Misunderstandings abound in regard to human actions. Where do morals come from? Did they miraculously arise when people decided that nature was overruled by Gods?

I think not.

Human survival occurred because certain actions made sense. People couldn't go around killing people. Single individuals or small groups learned that protecting each other assured their own safety. The drive for personal survival was instinctive. Hunting for food was time consuming and when found, food was shared with the entire group. Unlike other mammals, humans shared food and more recently material goods. During times of plenty sharing of goods brought power to the benefactor. Generosity and nurturing behaviors evolved as part of our biology and have secured survival of the human species..

But back to morals. Science and religion periodically become locked in a death match. Known history records cycles of rational thought recurring among escapes into the fantasy labeled as religion. Those are covered in The Blind Watchmaker by Richard Dawkins. Did the adoption of a set of rules influence human survival? Or did survival demand rules to ensure adaptation and development of our species? Because humans have survived, rules seem to have appeared long before subjection to gods was introduced. History shows those rules were used as the early basis of religions.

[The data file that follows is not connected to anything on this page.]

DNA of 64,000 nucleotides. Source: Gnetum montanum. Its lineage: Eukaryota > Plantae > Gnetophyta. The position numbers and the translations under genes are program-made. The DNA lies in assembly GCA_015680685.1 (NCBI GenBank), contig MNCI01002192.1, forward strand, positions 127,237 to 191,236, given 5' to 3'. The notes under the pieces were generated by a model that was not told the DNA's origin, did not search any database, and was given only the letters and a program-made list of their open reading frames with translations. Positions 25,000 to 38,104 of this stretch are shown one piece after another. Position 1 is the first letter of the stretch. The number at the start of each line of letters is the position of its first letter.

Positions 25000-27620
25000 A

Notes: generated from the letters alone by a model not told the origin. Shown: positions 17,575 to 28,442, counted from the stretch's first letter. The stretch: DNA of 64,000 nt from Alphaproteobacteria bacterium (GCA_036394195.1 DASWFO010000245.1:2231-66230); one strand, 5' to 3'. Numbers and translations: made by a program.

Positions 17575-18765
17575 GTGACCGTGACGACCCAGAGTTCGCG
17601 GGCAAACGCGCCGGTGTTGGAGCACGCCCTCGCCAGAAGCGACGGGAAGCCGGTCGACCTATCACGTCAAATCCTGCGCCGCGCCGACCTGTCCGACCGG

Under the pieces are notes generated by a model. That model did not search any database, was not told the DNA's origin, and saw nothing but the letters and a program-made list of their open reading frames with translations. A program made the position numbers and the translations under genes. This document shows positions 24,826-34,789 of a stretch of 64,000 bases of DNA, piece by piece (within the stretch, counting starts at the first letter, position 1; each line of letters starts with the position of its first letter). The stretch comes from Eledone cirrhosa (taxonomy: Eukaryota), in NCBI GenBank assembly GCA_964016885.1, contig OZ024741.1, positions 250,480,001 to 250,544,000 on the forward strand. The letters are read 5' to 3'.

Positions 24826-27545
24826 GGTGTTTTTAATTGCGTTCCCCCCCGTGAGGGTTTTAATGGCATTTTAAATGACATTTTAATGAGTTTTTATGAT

Studies by anthropologists and paleontologists show that the size of hominid brains hasn't changed in the last fifty thousand years (read Broca's Brain by Carl Sagan). The family Hominidae as a viable species has flourished because individuals took care of each other - a very strong instinct.

Researchers point out that goodness, generosity, and altruism might actually be our most important genetic traits, see Good and Smart for further details.

Naomi Sherer

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